AB 1526 (Carillo) – Restaurants: Incentives – This bill would state the intent of the legislature to enact legislation that would foster workplace equity in restaurants in this state by providing economic incentives to equitable employers in the restaurant industry that complete specified training programs and enter into a contract with the state to commit to improving workplace equity and mobility by implementing standard and transparent hiring, training, promotion, and evaluation practices for their employees.
Employment Discrimination and Cannabis (and Beyond)
As more states legalize cannabis (both recreationally and for medical use), states are also grappling with how, if at all, employers should be required to accommodate cannabis use by their workers—especially while such use is still unlawful under federal law. This is a complicated issue that is likely to be at the forefront of legal and legislative debate for the near future.
Last year, California saw proposed legislation (AB 2069) that would have provided that the medical use of cannabis is subject to reasonable accommodation by employers. However, that measure was held in the Assembly Appropriations Committee.
This year, a new and broader measure has been introduced. Assembly Bill 882 (McCarty) would prohibit a private employer from terminating an employee if the sole reason for termination is that the employee tested positive on a drug test for a drug that “is being used as a medication-assisted treatment under the care of a physician or pursuant to a licensed narcotics treatment program.”
AB 882 is not limited to medical cannabis and could potentially extend to other drugs (such as opioids) that are prescribed under the care of a physician. This clearly raises a host of potential issues for California employers, and this measure will be one to watch closely in 2019.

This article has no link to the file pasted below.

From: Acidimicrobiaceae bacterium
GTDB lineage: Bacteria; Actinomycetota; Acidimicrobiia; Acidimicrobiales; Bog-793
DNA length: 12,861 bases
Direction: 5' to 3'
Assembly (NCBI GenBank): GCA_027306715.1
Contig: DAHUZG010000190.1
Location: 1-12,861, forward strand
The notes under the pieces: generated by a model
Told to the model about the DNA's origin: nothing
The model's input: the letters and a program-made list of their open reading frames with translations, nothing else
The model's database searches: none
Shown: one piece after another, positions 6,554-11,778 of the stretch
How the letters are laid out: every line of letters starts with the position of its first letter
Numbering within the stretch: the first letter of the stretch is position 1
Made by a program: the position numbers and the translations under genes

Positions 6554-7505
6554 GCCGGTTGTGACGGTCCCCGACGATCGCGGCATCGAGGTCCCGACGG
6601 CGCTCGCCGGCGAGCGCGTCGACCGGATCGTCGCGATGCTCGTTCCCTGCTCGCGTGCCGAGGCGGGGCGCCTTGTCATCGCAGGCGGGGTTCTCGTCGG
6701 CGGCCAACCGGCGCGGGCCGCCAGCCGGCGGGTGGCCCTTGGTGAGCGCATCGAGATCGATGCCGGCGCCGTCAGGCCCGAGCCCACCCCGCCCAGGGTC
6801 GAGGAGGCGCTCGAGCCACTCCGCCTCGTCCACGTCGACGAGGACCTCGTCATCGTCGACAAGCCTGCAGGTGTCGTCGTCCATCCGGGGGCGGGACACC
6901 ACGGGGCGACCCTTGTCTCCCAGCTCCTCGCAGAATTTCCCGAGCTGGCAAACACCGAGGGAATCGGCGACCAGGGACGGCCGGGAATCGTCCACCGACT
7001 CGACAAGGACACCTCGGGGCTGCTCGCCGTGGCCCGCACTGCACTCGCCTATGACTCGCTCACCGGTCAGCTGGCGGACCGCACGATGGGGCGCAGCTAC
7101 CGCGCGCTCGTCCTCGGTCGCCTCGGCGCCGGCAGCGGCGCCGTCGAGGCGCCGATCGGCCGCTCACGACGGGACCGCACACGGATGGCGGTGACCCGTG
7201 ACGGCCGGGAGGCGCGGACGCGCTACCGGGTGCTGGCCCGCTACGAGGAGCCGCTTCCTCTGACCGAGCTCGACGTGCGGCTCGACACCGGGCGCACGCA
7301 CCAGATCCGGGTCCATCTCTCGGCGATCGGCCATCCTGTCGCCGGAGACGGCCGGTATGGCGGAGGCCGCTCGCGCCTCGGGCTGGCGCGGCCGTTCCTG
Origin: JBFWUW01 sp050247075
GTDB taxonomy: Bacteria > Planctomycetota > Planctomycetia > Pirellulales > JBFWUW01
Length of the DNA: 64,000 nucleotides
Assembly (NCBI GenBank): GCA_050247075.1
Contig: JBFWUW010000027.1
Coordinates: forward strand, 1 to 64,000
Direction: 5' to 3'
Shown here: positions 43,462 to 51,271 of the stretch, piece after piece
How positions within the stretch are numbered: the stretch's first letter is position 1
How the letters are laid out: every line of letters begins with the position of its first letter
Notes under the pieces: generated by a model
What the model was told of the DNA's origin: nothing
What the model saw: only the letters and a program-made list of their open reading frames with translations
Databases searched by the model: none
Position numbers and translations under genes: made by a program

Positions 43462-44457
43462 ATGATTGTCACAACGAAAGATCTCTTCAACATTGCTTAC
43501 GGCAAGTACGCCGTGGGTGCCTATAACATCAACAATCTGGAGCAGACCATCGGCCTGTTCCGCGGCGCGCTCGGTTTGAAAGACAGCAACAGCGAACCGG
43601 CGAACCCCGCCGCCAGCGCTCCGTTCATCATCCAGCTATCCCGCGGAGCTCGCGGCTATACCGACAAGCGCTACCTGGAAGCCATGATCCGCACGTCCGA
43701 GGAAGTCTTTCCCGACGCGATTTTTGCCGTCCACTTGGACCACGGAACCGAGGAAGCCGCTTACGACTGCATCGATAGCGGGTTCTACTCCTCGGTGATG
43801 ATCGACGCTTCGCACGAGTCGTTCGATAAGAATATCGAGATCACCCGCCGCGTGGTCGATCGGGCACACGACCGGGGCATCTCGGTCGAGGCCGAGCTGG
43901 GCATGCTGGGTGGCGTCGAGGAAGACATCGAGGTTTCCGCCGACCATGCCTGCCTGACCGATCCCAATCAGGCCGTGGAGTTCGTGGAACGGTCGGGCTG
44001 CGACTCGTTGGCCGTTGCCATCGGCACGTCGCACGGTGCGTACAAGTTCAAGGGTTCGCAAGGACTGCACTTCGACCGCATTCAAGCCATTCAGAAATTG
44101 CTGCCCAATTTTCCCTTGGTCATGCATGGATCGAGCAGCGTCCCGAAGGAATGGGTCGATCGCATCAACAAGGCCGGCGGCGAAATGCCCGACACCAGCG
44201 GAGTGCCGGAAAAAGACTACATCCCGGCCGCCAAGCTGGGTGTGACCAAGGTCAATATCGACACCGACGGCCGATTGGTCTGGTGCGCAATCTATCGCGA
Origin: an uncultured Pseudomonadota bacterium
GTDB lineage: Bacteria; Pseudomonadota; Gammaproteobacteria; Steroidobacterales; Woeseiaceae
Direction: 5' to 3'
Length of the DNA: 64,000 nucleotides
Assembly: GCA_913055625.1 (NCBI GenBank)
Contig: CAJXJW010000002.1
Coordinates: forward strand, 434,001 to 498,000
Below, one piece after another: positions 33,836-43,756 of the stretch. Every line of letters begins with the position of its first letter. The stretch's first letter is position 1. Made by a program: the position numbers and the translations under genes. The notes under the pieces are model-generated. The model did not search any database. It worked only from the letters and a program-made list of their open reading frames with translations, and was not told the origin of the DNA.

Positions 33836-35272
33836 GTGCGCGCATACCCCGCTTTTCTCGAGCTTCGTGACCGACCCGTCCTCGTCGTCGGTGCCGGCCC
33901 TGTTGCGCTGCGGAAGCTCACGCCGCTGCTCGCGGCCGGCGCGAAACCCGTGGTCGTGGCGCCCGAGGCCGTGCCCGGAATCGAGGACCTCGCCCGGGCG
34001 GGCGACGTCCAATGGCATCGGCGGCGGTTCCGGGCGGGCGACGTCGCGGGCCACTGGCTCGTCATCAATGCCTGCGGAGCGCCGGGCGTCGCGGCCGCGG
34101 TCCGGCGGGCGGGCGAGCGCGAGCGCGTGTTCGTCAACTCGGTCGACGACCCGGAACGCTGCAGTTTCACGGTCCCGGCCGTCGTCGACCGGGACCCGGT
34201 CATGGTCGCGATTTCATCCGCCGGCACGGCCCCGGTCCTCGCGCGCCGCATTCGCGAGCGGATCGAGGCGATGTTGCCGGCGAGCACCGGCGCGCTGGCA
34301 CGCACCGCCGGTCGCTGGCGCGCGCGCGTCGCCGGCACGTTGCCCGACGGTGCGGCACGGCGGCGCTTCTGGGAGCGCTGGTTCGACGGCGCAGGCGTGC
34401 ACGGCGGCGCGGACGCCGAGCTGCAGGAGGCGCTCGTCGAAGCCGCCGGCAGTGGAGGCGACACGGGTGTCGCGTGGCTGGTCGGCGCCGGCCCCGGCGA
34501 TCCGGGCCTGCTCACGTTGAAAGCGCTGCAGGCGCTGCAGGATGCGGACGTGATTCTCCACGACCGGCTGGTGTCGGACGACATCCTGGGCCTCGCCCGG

Consumer Privacy and Data Breaches
One of the most significant issues facing the California legislature in 2019 will be consumer privacy. Last year, the legislature enacted the California Consumer Privacy Act (CCPA), landmark legislation to provide consumers with significant rights regarding the collection and sale of personal information. The CCPA does not go into effect until 2020; as a result, there is a flurry of legislative activity designed to clarify the law before the effective date. Nearly two dozen measures have been introduced related to CCPA and similar consumer privacy issues.
From an employer perspective, a critical concern is the question of whether the CCPA and its rights and responsibilities applies to employees and employment information. The California Chamber of Commerce and other groups will be sponsoring legislation in 2019 to clarify that “consumer” under the CCPA does not include employees in their role as employees. This clarification will be critical for California employers.
The business community will also being playing defense on consumer privacy, as stakeholders on the other side seek to expand and extend the reach of the CCPA. For example, Senate Bill 561 (Jackson) would establish a private right of action for alleged violations of the CCPA, and would likely lead to a flood of new litigation against California businesses. In addition, Assembly Bill 1035 (Mayes) would require a business to disclose a data breach within 72 hours. This standard would be extremely difficult, if not impossible, for businesses to comply with.
This year looks to be another significant legislative year for California employers. Issues related to employee and independent contractor classification and the Dynamex decision will dominate much of the debate in 2019. Moreover, a whole host of proposals that did not see the light of day under Governor Brown will be brought back for another try under Governor Newsom.
In addition to the proposals discussed above, there were dozens of “spot bills” introduced that are placeholders for now, but could be amended into substantive proposals down the road. We’ll keep you updated on any new developments as the legislative year gets under way.